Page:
The case is significant because the order is the first published decision of an appeals court in which a healthcare provider has been held liable for HIPAA violations committed by an employee (Ross, 2014). As part of your compliance program, you and your team should undergo regular HIPAA training. A good rule of thumb is to provide chiropractic training on HIPAA compliance on the first day of employment, annual refresher training, and safety awareness training throughout the year.

The story of: employing “excluded” people

Another often overlooked part of a compliance program is that you need to run your employee list against the exclusion list every month if your practice deals with federally insured patients.

Unfortunately, one practice learned this lesson the hard way when it had to pay $192,000 for employing an “excluded” person. The employee worked as a director of his firm between February 2010 and May 2021. He had a previous conviction in the District of Jersey for health care fraud. Following his conviction, he was barred from all federal health care programs.

While serving as a practice administrator for Windham Eye Group, the practice and its owners billed and sought reimbursements from federal health care programs including Medicare, Medicaid and TRICARE. A portion of the reimbursements received by Windham Eye Group and its owners was used to pay his salary and benefits (DOJ, 2022).

The Story of: Billing Procedures Learned via YouTube

A good rule of thumb when implementing any new procedure, product, or service in your practice is to get billing and coding advice from a trusted source before you take someone’s word for it. .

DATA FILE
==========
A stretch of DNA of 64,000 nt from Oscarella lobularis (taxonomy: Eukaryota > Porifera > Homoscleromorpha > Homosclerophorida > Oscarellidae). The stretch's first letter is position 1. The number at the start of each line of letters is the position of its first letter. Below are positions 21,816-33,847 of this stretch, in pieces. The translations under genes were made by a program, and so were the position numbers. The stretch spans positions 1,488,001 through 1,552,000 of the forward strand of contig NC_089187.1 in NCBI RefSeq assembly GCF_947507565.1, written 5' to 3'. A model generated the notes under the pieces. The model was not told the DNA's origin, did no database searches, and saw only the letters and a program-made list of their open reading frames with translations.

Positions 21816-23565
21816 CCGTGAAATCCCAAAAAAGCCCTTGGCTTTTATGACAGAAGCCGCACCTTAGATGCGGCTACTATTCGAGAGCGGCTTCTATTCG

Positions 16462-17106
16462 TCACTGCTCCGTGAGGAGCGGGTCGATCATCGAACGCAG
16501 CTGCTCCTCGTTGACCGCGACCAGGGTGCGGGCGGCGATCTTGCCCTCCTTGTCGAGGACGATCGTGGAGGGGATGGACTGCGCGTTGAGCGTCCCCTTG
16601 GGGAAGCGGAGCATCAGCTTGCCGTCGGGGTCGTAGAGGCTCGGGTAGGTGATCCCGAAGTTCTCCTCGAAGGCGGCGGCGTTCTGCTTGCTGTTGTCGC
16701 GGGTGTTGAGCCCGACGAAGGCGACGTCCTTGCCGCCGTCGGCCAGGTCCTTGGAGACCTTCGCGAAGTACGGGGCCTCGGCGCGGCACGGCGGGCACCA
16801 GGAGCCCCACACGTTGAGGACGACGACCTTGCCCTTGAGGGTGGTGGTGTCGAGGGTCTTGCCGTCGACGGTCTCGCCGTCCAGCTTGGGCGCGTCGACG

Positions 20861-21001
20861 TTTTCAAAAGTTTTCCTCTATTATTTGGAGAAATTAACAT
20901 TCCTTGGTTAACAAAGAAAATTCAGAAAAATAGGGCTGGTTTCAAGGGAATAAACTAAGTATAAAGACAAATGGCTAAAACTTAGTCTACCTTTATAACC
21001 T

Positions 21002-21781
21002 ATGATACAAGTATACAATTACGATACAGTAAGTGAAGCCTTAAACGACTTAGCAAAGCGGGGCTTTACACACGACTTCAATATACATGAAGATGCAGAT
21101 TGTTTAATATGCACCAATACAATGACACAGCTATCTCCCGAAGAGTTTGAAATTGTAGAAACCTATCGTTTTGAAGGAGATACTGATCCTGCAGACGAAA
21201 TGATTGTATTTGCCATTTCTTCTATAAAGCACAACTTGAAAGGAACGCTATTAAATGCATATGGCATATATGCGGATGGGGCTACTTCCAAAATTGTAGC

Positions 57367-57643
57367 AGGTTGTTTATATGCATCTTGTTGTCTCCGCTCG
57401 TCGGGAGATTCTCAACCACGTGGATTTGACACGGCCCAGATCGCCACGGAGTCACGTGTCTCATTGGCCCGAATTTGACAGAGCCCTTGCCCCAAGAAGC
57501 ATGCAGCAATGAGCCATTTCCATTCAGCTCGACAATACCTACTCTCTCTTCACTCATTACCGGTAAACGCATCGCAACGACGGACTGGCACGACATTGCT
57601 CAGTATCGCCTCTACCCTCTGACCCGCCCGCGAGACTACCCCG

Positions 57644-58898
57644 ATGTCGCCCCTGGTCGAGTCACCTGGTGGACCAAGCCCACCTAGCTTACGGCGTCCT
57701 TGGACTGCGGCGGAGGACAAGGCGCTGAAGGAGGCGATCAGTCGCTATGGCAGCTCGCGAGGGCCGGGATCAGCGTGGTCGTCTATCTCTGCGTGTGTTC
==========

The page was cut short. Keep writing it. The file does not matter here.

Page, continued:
For example, a chiropractor was accused of wrongfully billing for a procedure he heard about on YouTube. The civil complaint, filed March 10, 2021, alleges that the chiropractor fraudulently obtained more than $3.9 million from Medicare and TRICARE by charging for the implantation of neurostimulation electrodes. These surgical procedures typically require an operating room, and Medicare pays thousands of dollars for this procedure, according to the complaint.

Additionally, the lawsuit alleges that nurse practitioners working for the chiropractic office learned how to implant the devices by watching YouTube videos and participating in training with sales representatives (DOJ, 2021).

Take the time to complete HIPAA chiropractic compliance training

Being a Doctor of Chiropractic is a privilege. But it also comes with a lot of responsibility and yes, risk.

However, all of these risks in your practice can be managed and even eliminated if you set aside time to work. on your practice instead of just in your practice. Compliance is not simply a game of doing, but also of acting quickly and adapting to an ever-changing regulatory environment.

With all the rules and regulations surrounding healthcare today, it can be hard to see where your risks lie. As we learn from the mistakes of others, remember to focus on one task at a time and remember to ask for help.

RAY FOXWORTH, DC, FICC, is founder and CEO of ChiroHealthUSA. For more than 35 years, he worked “in the trenches,” facing billing, coding, documentation and compliance challenges in his practice. He is a former medical compliance specialist and currently serves as chair of the Chiropractic Summit, board member of the Strategic Plan Committee for the Future of Chiropractic, board member of the Cleveland College Foundation, and member of the Board of Trustees of the Foundation for Chiropractic. Progress. He is a former staff chiropractor at GV Sonny Montgomery VA Medical Center and former chairman of the Mississippi Department of Health. Request a third-party gap analysis of your practices to see where you are hitting the target or falling short of compliance at chiroarmor.com/gap.